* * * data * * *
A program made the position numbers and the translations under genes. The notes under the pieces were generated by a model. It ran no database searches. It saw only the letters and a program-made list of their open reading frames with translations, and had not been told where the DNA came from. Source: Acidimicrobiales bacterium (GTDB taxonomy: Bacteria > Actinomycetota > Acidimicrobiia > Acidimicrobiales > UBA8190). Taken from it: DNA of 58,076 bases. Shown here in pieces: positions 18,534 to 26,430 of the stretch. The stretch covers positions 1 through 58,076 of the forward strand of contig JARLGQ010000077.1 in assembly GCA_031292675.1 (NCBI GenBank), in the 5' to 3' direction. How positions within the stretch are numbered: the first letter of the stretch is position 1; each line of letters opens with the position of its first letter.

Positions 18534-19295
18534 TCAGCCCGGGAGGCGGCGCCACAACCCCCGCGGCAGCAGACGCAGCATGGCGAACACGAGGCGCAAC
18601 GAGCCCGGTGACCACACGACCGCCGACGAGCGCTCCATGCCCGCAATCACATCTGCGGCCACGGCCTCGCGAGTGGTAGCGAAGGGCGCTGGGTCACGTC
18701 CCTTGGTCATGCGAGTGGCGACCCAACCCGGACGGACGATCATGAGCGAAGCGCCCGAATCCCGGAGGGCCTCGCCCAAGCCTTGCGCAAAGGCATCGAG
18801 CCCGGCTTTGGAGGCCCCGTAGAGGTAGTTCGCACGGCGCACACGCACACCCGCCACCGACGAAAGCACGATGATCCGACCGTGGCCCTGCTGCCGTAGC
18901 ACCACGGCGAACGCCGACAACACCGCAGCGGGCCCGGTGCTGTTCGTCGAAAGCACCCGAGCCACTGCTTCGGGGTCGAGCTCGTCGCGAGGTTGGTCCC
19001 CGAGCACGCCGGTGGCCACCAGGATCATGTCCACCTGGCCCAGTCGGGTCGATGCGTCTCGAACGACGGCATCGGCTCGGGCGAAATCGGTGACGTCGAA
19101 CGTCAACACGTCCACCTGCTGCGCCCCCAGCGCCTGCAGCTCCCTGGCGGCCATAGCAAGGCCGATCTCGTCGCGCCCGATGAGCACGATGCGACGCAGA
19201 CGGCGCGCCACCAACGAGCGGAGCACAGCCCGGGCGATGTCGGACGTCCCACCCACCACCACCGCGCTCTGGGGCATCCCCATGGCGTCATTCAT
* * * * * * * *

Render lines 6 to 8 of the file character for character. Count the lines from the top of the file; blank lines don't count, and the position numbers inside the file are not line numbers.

18801 CCCGGCTTTGGAGGCCCCGTAGAGGTAGTTCGCACGGCGCACACGCACACCCGCCACCGACGAAAGCACGATGATCCGACCGTGGCCCTGCTGCCGTAGC
18901 ACCACGGCGAACGCCGACAACACCGCAGCGGGCCCGGTGCTGTTCGTCGAAAGCACCCGAGCCACTGCTTCGGGGTCGAGCTCGTCGCGAGGTTGGTCCC
19001 CGAGCACGCCGGTGGCCACCAGGATCATGTCCACCTGGCCCAGTCGGGTCGATGCGTCTCGAACGACGGCATCGGCTCGGGCGAAATCGGTGACGTCGAA